D.C. High School Football Team Picks Woman Coach

Washington, D.C.'s H.D. Woodson High School has a new coach for its boys varsity football team: Her name is Natalie Randolph. Randolph could be the only female high school varsity football coach in the country. She discusses her new job.

Copyright © 2010 NPR. For personal, noncommercial use only. See Terms of Use. For other uses, prior permission required.

ROBERT SIEGEL, host:

Now, breaking through the glass goal line. 29-year-old Natalie Randolph already has quite a resume. She was a track star at the University of Virginia. For five years she was wide receiver with the D.C. Divas - that's a woman's pro football team. She's a high school science teacher.

And now to all that she can add head coach of a varsity high school football team. Today, Randolph accepted an offer from Coolidge High School in Washington D.C. to coach their football team and she joins us now to talk about her new job. Congratulations.

Ms. NATALIE RANDOLPH (Head Football Coach, Coolidge High School): Thank you. Thank you.

SIEGEL: And as we understand it, there were more than 15,000 football coaches that there were last year and you are the only female head coach right now. What kind of challenges do you face?

Ms. RANDOLPH: I think the biggest challenge will probably just be making sure that people focus on my kids, you know, I don't want, like, this to overshadow their glory and their goals and their making it on to the next level. I just want to make sure that they get the best out of their high school experience.

SIEGEL: Well, then what do you make of the announcement of your hiring today, which, let's say, received a little bit more press attention than most D.C. high school football coach signings.

Ms. RANDOLPH: It's - you know, it's great. I've gotten a lot of support, and I understand that this comes with the territory. It is quite different, and I'm anxious to get started actually. We're little bit behind already since it is March and most programs start in January. So I want to get started and get this thing rolling, so that the kids get the best that they can.

SIEGEL: How are your dealings with the kids going? How do they take to the idea of a woman coach?

Ms. RANDOLPH: They were so supportive. They were all really great. You know, I haven't gotten any negatives from them at all.

SIEGEL: Do you aspire someday to coach at other levels? I know it's rather early in your high school coaching career, but do you imagine someday being, say, a college varsity coach?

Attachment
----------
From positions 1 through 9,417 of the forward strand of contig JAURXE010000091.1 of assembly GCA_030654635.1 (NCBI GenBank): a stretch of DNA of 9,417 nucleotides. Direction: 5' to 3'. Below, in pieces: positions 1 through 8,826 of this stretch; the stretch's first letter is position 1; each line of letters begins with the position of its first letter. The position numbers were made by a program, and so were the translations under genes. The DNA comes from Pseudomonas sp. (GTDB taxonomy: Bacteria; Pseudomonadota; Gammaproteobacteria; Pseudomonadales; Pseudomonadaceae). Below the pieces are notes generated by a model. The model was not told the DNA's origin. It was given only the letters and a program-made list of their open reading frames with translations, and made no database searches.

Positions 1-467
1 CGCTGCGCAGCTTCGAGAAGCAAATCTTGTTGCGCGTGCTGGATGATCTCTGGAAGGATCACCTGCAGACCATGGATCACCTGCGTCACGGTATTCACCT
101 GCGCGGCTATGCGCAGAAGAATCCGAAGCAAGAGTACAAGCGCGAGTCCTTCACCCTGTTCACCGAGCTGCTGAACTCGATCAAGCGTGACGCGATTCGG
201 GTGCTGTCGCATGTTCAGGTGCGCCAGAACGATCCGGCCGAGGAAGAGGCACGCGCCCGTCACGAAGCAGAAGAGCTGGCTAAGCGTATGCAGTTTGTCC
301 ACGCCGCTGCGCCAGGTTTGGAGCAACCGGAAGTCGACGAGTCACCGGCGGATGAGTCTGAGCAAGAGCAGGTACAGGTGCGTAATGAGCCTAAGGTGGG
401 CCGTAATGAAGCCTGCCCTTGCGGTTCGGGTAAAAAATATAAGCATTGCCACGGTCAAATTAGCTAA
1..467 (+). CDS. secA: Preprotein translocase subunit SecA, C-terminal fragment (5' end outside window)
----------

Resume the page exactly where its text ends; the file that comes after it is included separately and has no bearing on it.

Ms. RANDOLPH: I don't know, it's not really a goal right now, but, you know, I guess I didn't really anticipate this either. It's not something I'm focusing on right now. I'm focusing on this season and getting the kids where they need to be.

SIEGEL: The Washington Post has reported on this and in some of the comments that people made online, many of them supportive and some of them, you know, fairly cranky about what's a woman doing coaching a high school football team.

Ms. RANDOLPH: Oh well, you know, there are going to be naysayers anywhere you go. I'm focused on my goal and everybody here supports me and that's all that really matters right now. Everybody's entitled to their own opinion. It's a free country.

SIEGEL: I saw that - I saw that you graduated from one of Washington's finest private schools.

Ms. RANDOLPH: Yeah.

SIEGEL: (unintelligible) to UVA

Ms. RANDOLPH: Yeah.

SIEGEL: How important are the academic standards for your football players going to be at Coolidge?

Ms. RANDOLPH: I want these kids to be prepared for everything. I mean, athletics is a means to an end. I want them to be complete young men. I want them to succeed in the next level and that's my main concern.

SIEGEL: Thank you, Natalie Randolph.

Ms. RANDOLPH: Okay, thanks so much.

SIEGEL: Natalie Randolph, who today accepted an offer to become head coach of Coolidge High School's varsity football team in Washington D.C. And we should mention that she is not the first woman to be a head coach. That honor went to Wanda Oates back in 1985 when she accepted the job at Ballou High School, also here in Washington. Oates, however, was forced out after only one day.

NORRIS: We'll have more in a minute on ALL THINGS CONSIDERED.

Copyright © 2010 NPR. All rights reserved. No quotes from the materials contained herein may be used in any media without attribution to NPR. This transcript is provided for personal, noncommercial use only, pursuant to our Terms of Use. Any other use requires NPR's prior permission. Visit our permissions page for further information.

NPR transcripts are created on a rush deadline by a contractor for NPR, and accuracy and availability may vary. This text may not be in its final form and may be updated or revised in the future. Please be aware that the authoritative record of NPR's programming is the audio.

Meet The Nation's Only Female H.S. Football Coach

Natalie Randolph is the center of attention at a news conference held by D.C. Mayor Adrian Fenty i i

Natalie Randolph is the center of attention at a news conference held by Washington, D.C., Mayor Adrian Fenty (left). She'll coach the Coolidge High Colts this fall. Cliff Owen/AP hide caption

itoggle caption Cliff Owen/AP